The last days had held promise of snow but the ground was yet damp and muddy, and a wet fog rose as in every morning the last months. Nirdir shuddered in his saddle, wondering if he should have ordered them to dismount to warm up by walking. The column followed a road, going between crops and soon it would take them through orchards. He knew every step by memory. Especially the smallest orchard to the right. He had raided those trees one summer long, long ago, and nearly had his ears shouted off him when he got caught one time. The next summer he had worked up the nerve to offer apologies and to work, and gotten a handful of coppers and a delicious pie, and more importantly a warm glance from the eldest girl of the family. The summer thereafter he had gotten kisses... Now the orchards were empty and the people were gone, walled up inside the city, or trekking east to hide in the countryside or Dol Amroth. The crops would be trampled by iron shod orc feet and trees cut and broken, if only for the sake of ruining them. This was surely the autumn of the realm, in every way. But no, he would make sure there would come a spring as well. Nirdir shook his head and peered forward in the grey. He knew his scouts should have reported if they saw the orcs or Denethor but he wanted to be sure anyway. His column was now almost east of the great gate of the city. They should ideally be more south, but the roads forced them to make this turn. After a mile east the orchards would give way to crops again and they could turn to the right to come up the orcs from the southwest. Nirdir was about to signal the column to turn when he heard hoof beats ahead. One of the scouts.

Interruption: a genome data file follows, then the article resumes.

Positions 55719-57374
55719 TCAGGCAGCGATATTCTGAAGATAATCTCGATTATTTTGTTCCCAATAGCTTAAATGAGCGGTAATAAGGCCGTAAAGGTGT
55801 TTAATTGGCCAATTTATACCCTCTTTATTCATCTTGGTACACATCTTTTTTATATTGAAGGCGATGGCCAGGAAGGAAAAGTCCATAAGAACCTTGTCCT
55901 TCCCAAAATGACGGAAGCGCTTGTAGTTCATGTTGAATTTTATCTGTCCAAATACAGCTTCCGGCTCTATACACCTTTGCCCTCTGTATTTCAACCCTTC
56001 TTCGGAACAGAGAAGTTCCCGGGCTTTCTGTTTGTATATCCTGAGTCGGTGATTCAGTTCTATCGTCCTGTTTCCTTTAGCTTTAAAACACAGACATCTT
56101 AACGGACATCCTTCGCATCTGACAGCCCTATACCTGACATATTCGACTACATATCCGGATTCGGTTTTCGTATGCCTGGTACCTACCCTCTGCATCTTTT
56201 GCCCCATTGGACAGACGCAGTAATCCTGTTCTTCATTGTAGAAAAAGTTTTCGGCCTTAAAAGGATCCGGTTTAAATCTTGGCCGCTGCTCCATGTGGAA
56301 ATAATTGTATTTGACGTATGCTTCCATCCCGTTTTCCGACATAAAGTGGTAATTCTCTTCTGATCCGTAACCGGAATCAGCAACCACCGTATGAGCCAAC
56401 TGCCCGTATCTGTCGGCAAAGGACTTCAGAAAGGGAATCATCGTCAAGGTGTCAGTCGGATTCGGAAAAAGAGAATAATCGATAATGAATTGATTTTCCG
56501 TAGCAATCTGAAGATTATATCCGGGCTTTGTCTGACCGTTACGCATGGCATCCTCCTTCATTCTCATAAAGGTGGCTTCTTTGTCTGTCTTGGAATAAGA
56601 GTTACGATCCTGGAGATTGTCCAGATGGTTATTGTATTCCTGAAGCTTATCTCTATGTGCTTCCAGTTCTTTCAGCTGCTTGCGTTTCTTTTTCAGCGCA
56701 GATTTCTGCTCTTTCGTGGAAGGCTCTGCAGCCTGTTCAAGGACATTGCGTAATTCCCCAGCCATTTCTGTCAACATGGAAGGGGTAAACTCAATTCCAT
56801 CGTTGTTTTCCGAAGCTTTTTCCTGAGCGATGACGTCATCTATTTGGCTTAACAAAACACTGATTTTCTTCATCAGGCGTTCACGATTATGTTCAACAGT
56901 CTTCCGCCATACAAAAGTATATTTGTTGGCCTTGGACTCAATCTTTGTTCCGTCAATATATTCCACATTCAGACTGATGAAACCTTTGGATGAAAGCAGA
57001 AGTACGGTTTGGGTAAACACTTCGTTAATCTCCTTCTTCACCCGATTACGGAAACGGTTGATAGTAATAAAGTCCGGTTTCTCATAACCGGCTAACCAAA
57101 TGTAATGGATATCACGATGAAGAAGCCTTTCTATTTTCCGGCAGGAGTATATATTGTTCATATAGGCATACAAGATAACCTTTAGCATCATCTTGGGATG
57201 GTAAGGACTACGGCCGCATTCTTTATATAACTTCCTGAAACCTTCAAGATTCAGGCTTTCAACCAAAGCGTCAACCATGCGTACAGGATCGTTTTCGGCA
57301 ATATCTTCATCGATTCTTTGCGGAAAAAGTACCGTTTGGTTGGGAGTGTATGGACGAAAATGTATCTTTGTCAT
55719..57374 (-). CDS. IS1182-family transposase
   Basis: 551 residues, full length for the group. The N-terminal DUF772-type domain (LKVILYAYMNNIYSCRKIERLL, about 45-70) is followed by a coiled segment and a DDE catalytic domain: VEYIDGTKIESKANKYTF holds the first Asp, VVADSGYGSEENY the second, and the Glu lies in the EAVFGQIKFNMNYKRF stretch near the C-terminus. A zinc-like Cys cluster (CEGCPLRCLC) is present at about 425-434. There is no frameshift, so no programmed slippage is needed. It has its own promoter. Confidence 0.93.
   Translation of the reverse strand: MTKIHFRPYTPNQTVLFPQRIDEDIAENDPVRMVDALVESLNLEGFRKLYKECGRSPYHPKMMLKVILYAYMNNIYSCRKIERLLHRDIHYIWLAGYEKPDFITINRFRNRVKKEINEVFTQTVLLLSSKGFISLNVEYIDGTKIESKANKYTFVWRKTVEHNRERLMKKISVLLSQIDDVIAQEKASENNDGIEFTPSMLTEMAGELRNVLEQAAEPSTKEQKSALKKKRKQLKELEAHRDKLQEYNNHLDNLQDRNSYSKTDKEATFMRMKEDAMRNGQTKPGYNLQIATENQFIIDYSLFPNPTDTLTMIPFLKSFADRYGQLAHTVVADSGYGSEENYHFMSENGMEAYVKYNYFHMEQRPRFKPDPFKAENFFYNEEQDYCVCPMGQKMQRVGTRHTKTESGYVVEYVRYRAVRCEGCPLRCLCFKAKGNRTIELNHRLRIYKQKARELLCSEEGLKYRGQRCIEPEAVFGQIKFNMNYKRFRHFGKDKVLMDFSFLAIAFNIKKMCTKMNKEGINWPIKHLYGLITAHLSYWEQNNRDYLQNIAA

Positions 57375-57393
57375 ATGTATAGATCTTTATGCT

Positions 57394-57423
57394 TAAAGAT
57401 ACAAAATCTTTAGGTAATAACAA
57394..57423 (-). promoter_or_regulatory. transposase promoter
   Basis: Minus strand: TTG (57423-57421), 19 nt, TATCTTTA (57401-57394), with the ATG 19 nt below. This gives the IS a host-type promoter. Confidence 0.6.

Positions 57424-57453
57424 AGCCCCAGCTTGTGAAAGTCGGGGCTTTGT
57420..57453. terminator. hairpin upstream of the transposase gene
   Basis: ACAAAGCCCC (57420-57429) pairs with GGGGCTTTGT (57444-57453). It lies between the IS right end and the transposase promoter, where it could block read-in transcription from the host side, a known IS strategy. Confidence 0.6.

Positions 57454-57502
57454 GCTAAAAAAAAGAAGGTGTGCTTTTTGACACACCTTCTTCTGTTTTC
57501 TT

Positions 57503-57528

"Captain, the stewards force is in position and ready. We will have to decline south quickly to get into our position."

    "Very good. Tell the steward that I will turn right immediately. We will split up and trek trough the trails and small roads between and across the orchards and form up on the other side."

    "As you command, captain. Be advised, we believe we have spotted the main enemy force."

    "Believe? You do not believe about such things, boy. You are sure or you make sure you see what you think you see."

    "The others are out there confirming. There are lots of orcs, and at least some trolls too, but they are in many places and we can't see the main column."

    Nirdir sighed inwardly. With an effort, he kept his features calm.

    "That's because there is no marching column to see! That orc chieftain did not cause us such grief by acting like a green weed. He is coming across the plains in battle formation, spread out and slow and steady. Men! Double pace! The foe is in sight!"

    Nirdir watched the youth spur his horse and disappear in the mist. He really, really wanted some visibility now. The morning was long gone, the mist should be lifting soon. As to answer his requests, he felt the wind increase and a raindrop clicked against his plated shoulder.

    Great. Torching siege equipment in late autumn mist followed by rain. But there was no way to call it off now.